This is no longer true, however. The VIA P4X266 performs similarly to the i850 and offers DDR support. The somewhat scarcer SiS 645 chipset features DDR333 support and actually surpasses the i850 board, while both ALi and Intel have their own upcoming P4 DDR solutions. Intel's i845 DDR solution is widely expected to offer excellent performance and it's doubtful that ALI's own product will be far behind. With VIA supposedly in talks with Intel to gain access to an official P4 chipset license, the P4 chipset market has both moved decisively towards DDR and gotten very crowded very fast.
Now that Intel has cancelled the advanced RDRAM "Tulloch" chipset the future of RDRAM for the P4 looks questionable [ed: and the rumors of an Athlon chipset simply make no sense given the AMD chip's line size and architecture]. SiS has licensed RDRAM from Rambus which some are now claiming was part of their licensing agreement with Intel . Given the fact that RDRAM continues to command a substantial price premium over DDR-RAM, offers little to negative performance advantages and carries the black history of Rambus, there are precious few reasons to invest in an i850 motherboard today.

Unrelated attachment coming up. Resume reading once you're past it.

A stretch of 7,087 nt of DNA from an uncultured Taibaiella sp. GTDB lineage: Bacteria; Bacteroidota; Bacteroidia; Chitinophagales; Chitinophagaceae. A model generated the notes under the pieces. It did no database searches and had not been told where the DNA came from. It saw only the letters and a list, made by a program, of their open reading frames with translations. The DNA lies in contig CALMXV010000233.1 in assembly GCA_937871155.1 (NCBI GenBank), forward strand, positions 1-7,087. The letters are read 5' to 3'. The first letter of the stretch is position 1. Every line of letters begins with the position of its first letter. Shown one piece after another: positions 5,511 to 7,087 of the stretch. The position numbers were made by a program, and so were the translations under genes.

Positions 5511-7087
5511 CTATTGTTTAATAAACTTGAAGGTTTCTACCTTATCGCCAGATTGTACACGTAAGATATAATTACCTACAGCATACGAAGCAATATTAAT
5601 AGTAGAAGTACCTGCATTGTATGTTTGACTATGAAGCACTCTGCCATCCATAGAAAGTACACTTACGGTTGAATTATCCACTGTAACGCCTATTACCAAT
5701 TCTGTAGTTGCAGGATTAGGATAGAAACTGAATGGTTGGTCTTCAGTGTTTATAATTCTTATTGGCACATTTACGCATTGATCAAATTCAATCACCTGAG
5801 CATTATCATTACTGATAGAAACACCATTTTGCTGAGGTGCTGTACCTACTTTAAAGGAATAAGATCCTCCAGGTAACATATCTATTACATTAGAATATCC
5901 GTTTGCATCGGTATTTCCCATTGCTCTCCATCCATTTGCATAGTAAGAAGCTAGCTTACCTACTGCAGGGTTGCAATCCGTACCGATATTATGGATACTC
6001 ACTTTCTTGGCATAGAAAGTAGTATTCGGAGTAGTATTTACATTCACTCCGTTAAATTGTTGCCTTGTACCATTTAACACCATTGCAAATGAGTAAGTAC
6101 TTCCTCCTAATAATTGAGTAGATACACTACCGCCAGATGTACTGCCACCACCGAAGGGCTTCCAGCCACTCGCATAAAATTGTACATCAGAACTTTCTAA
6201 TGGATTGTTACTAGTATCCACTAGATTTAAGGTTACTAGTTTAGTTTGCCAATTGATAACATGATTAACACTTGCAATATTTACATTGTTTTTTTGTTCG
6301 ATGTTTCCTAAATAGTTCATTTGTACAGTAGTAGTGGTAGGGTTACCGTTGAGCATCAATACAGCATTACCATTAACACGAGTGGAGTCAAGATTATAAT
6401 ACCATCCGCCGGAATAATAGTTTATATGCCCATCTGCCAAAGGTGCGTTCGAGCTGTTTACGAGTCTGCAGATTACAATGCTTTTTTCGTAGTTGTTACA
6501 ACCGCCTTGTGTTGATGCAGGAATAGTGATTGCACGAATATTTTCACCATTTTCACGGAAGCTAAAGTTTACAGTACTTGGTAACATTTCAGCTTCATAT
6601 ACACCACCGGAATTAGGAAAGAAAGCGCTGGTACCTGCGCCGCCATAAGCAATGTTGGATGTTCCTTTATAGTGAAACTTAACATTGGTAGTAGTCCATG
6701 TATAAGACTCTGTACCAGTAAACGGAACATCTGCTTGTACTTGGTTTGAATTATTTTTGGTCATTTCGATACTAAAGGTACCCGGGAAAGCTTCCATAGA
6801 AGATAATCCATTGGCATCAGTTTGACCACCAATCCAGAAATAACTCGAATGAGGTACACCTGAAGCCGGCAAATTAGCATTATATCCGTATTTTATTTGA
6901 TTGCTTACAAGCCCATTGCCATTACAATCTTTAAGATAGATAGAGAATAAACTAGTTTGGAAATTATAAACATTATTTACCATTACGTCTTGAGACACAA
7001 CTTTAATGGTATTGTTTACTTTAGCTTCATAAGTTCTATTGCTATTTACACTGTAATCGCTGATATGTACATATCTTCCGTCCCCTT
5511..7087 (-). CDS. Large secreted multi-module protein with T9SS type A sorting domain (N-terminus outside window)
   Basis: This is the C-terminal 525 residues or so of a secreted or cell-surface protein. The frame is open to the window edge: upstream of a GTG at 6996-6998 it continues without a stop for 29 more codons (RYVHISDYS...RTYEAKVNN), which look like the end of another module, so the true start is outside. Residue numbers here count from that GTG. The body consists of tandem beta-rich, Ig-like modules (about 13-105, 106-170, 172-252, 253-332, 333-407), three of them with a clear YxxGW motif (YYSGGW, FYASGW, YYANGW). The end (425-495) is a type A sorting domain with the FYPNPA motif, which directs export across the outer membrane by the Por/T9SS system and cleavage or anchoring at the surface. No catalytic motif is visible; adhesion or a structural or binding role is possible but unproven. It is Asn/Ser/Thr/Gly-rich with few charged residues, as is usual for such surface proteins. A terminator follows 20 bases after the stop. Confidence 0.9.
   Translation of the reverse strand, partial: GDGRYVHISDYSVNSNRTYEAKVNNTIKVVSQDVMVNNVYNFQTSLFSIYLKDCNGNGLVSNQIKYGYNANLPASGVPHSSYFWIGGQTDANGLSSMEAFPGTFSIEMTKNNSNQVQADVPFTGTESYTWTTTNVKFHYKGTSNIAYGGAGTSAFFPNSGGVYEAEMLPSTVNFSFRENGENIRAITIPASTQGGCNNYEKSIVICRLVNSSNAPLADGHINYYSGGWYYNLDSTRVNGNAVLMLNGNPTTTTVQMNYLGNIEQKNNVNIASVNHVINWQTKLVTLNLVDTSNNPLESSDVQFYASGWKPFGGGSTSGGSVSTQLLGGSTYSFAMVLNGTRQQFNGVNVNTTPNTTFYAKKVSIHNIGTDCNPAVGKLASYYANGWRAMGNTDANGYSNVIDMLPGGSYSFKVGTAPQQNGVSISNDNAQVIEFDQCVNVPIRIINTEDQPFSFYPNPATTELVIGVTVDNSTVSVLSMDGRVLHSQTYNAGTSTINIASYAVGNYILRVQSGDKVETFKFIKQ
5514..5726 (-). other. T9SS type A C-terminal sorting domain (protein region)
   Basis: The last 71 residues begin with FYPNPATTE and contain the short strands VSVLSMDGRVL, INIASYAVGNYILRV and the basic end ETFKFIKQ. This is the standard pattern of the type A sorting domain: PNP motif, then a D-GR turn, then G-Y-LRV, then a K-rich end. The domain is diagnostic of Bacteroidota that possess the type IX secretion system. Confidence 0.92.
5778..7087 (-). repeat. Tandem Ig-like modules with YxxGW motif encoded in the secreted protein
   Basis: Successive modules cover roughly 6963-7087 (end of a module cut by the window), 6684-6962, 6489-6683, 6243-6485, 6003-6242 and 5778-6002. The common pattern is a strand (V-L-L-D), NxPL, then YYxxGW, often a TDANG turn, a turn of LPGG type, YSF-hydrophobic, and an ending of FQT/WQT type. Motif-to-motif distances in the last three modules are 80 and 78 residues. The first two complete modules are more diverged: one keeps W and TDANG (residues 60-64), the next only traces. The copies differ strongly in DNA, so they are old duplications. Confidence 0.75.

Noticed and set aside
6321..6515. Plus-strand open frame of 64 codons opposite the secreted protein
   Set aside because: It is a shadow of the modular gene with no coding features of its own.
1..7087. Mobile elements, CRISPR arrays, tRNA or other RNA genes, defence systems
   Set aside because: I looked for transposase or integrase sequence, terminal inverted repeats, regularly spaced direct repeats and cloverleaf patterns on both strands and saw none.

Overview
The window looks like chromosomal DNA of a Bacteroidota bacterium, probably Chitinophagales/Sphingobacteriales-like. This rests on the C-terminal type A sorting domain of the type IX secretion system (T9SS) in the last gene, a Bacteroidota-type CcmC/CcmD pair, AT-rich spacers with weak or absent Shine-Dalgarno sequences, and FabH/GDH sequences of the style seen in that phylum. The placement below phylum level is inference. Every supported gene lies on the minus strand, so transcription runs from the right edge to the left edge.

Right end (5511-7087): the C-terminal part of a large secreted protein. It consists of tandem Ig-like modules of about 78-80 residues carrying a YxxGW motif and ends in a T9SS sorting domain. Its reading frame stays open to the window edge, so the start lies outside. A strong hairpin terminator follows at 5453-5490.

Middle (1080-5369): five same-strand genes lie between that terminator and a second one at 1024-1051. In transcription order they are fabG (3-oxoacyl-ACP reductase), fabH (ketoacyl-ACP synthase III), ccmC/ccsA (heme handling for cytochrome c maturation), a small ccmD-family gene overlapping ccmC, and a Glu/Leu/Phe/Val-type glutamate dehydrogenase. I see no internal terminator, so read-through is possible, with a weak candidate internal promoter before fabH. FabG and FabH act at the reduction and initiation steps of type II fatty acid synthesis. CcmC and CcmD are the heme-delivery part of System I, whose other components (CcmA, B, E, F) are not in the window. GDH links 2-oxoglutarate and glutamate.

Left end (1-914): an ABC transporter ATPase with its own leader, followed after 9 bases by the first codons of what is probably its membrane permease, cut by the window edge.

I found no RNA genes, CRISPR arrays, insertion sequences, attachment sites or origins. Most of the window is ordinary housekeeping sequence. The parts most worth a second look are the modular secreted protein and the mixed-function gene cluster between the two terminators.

None of this, however, is MSI's fault. They have taken the Intel i850 chipset and built a low-priced, stable, and high-performance motherboard from it. If you already own RDRAM and are looking to re-use it-or, if you only trust Intel chipsets, want high performance, and refuse to wait for i845 DDR-the MSI Pro 5 i850 is an excellent choice.
Pentium 4 2 GHz
MSI Pro 5 i850 Motherboard
256 Meg RDRAM
Seagate Barracuda ATA IV
Gainward GeForce3 Ti 500
Sysmark 2000: 1024x768x32
Our P4 2 GHz turns in a score of 258 in Sysmark 2000, which is within expected
values for a P4 2 GHz in general. Sysmark 2000 is less bandwidth dependent and
more processor-dependent than its younger brother, Sysmark 2001, but many of the
apps used in Sysmark 2000 are still generally used in many businesses, making it
a pertinent package to evaluate with.